By Matt Potter
Back in the old days, when we could meet as groups and nobody wore a mask, I would talk to parishioners in our diocese about stewardship. The discussion would often turn away from the fact that stewardship is not a program, but a way of life; that stewardship is about one thing, which is everything; that stewardship encompasses our time, our talent and our treasure. Inevitably, the only survivor of these topics was money.
One of my older brothers once gave me a piece of sage advice: “Choose your battles.” When people only see the money component of stewardship, I can tell them how wrong they are and argue with them, which is not a battle that can be won. Or I can recognize their concerns and try to expand their thinking.
A way to answer objections that are based on incomplete information is to show empathy for the person objecting, to assure him or her that others are in the same boat, and that the truth is different than the perception. It’s called the “feel, felt, found” method: “I understand how you feel, and I know others who have felt the same way. But here is what I have found...”
Money drives things. In our day-to-day lives, we determine what kind of home we live in, car we drive, food we eat, things we do or job we have by the amount of money we have, spend and earn.
Money is also a memory-maker. Our memories are stoked by what was bought, where, when, how much it cost and what it did for us. That’s true whether it was a baseball glove, a bicycle or a great meal.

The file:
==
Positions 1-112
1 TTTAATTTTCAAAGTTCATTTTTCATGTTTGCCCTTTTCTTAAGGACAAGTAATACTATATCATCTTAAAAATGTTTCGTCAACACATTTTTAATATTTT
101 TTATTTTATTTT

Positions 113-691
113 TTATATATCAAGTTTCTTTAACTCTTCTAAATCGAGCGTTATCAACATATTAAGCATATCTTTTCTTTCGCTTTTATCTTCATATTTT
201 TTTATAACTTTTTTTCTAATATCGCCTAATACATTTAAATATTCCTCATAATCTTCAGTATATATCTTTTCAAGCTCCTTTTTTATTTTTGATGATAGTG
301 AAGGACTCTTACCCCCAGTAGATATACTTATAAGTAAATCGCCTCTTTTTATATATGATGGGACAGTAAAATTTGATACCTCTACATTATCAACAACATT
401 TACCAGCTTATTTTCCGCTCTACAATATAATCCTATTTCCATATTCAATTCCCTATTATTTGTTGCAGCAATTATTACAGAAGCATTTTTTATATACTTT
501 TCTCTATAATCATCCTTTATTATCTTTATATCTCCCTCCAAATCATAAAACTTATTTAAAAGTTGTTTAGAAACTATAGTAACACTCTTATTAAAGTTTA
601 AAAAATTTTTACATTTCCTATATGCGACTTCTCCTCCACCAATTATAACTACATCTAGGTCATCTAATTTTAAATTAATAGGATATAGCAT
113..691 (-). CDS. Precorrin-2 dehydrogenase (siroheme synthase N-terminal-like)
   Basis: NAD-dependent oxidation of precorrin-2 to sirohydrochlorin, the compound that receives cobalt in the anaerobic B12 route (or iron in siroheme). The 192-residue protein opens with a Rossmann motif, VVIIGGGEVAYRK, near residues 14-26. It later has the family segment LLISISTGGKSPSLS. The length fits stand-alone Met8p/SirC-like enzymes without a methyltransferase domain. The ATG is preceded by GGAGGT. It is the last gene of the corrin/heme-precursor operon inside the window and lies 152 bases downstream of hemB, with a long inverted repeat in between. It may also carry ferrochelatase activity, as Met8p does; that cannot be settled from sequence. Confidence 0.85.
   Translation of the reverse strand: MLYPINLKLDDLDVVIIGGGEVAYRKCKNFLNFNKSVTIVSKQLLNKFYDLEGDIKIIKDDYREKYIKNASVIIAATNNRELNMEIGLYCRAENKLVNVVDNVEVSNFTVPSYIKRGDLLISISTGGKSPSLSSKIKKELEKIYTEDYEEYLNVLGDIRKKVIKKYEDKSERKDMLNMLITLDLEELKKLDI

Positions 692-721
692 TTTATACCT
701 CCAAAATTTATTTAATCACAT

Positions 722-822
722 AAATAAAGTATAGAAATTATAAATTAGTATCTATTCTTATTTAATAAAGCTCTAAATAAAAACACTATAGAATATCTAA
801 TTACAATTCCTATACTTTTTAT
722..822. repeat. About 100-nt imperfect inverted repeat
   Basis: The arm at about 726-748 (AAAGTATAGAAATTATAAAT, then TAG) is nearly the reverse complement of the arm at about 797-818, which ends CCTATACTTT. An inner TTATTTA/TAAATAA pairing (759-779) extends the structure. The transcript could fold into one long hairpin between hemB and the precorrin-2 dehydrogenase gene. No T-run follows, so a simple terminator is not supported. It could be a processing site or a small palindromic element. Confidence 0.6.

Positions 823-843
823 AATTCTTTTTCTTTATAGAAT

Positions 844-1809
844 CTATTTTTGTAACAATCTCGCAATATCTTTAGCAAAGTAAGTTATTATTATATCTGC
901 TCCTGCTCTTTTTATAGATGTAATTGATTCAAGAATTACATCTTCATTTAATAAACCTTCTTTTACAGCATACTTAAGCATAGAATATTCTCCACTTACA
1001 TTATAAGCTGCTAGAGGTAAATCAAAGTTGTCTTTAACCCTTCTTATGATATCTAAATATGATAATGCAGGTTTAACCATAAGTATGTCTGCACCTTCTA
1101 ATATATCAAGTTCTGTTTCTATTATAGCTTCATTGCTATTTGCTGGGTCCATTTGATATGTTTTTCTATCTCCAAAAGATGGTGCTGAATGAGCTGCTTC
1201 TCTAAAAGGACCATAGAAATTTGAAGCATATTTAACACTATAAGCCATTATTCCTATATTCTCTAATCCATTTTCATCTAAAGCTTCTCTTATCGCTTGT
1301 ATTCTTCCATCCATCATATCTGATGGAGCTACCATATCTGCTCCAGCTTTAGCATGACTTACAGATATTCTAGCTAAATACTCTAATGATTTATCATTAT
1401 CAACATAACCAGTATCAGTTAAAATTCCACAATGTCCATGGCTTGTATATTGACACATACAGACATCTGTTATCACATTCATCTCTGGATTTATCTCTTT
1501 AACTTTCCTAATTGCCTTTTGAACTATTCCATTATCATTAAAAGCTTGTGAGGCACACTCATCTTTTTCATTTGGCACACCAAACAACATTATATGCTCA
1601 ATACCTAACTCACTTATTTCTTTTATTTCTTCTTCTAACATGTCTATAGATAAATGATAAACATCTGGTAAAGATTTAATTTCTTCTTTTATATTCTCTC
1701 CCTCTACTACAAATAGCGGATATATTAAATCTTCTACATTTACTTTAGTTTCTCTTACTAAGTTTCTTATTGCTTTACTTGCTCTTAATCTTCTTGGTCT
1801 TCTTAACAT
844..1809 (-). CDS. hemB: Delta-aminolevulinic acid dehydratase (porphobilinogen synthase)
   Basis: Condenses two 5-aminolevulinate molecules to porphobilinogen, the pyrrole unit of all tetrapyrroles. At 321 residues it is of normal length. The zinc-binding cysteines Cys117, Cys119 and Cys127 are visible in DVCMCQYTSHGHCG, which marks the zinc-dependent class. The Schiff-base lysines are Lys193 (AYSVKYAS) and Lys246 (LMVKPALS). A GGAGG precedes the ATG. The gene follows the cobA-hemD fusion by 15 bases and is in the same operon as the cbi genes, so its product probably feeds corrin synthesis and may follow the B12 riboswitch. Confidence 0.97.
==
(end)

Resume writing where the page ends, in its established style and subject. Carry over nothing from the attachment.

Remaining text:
One memory for me that shaped my idea of stewardship is that of my mother, every Sunday before Mass, calling out to my father, “Dean, do you have $5 for the collection?”
Dad would reach into his wallet and give my mom a $5 bill. She put it in the collection envelope, and I would be given the responsibility of dropping it into the collection basket during the offertory. Week in, week out. Every Sunday. It was a lesson in stewardship that told me sharing what we had was the right thing to do.
I have told that story in our diocese dozens of times, yet a key point eluded me until very recently. I would mention the $5 and smile, thinking of that small sum driving my vision of stewardship of treasure. Only a few months ago, I wondered how much that $5 would amount to in today’s dollars.
I set my Wayback machine to 1965, when I was seven years old, to see the answer. I was shocked. That $5 gift in 1965 has the same value as $41 today. Over the course of a year that amounted to $2,132.
Wow. Even at seven-years-old, I knew we didn’t have that kind of money. To top it off, my dad was Methodist and didn’t go to Mass with us. It was a real, meaningful sacrifice.
“Stewardship is really just about money.” I understand how you feel. I know others who have felt the same way. But here is what I have found: Money is a component of stewardship. Stewardship is about returning to God what is His, with increase. It is not a program. It is a way of life. It is not about one thing, it is about everything.
What shaped your ideas of stewardship? I would love to hear from you. Write to me at email@example.com.
As always, thanks for reading.
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